Can you get vitamin D through a window?
I had a friend ask if they could get vitamin D through a window. I figured not, but of course had to look it up.
We need vitamin D to help the body absorb calcium and phosphate from our diet. These minerals are important for healthy bones, teeth and muscles. The body also needs vitamin D to keep the nerves, muscles, and immune system working properly. A lack of vitamin D, known as vitamin D deficiency, can cause bones to become soft and weak, which can lead to bone deformities.
In children, for example, a lack of vitamin D can lead to rickets. In adults, it can lead to osteomalacia, which causes bone pain and tenderness or a porous, fragile bone condition called osteoporosis.
Our body creates vitamin D from DIRECT sunlight on our skin. Your body can't make vitamin D if you're sitting indoors by a sunny window because ultraviolet B (UVB) rays (the ones your body needs to make vitamin D) can't get through the glass. We also get some vitamin D from a small number of foods, including oily fish such as salmon, mackerel, herring and sardines, as well as red meat and eggs.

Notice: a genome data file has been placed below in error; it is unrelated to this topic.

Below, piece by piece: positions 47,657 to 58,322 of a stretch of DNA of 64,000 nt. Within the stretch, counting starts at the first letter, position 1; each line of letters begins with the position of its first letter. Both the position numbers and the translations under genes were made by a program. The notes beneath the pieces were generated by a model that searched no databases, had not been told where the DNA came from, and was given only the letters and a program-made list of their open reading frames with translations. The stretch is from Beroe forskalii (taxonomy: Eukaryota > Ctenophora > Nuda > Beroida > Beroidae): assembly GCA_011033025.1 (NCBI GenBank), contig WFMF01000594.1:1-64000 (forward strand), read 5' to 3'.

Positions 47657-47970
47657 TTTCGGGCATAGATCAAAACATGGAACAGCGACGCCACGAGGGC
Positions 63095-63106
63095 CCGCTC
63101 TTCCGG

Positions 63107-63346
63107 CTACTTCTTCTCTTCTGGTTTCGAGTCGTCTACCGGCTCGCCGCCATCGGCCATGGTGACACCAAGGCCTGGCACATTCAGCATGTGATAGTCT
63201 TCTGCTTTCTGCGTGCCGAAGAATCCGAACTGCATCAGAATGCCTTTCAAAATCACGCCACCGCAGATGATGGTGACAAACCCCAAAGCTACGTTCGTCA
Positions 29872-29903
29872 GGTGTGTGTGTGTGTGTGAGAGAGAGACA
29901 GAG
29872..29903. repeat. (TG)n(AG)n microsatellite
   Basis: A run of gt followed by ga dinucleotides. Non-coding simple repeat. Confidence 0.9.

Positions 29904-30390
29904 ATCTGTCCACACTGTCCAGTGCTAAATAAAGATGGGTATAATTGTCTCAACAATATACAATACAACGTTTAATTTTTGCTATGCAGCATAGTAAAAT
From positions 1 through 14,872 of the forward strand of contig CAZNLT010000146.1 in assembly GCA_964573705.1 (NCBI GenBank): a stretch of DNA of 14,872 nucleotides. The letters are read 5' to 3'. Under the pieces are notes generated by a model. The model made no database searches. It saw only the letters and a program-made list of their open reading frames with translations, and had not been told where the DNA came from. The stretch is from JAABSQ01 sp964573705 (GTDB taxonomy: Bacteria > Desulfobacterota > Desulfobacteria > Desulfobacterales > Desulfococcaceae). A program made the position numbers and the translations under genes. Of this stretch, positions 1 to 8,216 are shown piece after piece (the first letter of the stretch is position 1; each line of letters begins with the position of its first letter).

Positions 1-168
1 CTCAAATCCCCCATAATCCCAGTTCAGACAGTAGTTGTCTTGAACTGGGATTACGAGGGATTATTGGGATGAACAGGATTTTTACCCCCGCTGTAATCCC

Vitamin D is also added to all infant formula milk, as well as some breakfast cereals, fat spreads and non-dairy milk alternatives. The amounts added to these products can vary and may only be added in small amounts. Manufacturers must add vitamin D to infant formula milk by law.
Another source of vitamin D is dietary supplements.
Most people can make enough vitamin D from being out in the sun daily for short periods with their forearms, hands or lower legs uncovered and without sunscreen. It's not known exactly how much time is needed in the sun to make enough vitamin D to meet the body's requirements. This is because there are a number of factors that can affect how vitamin D is made, such as time of day, geographical location, skin color, wearing sunscreen, and how much skin you have exposed.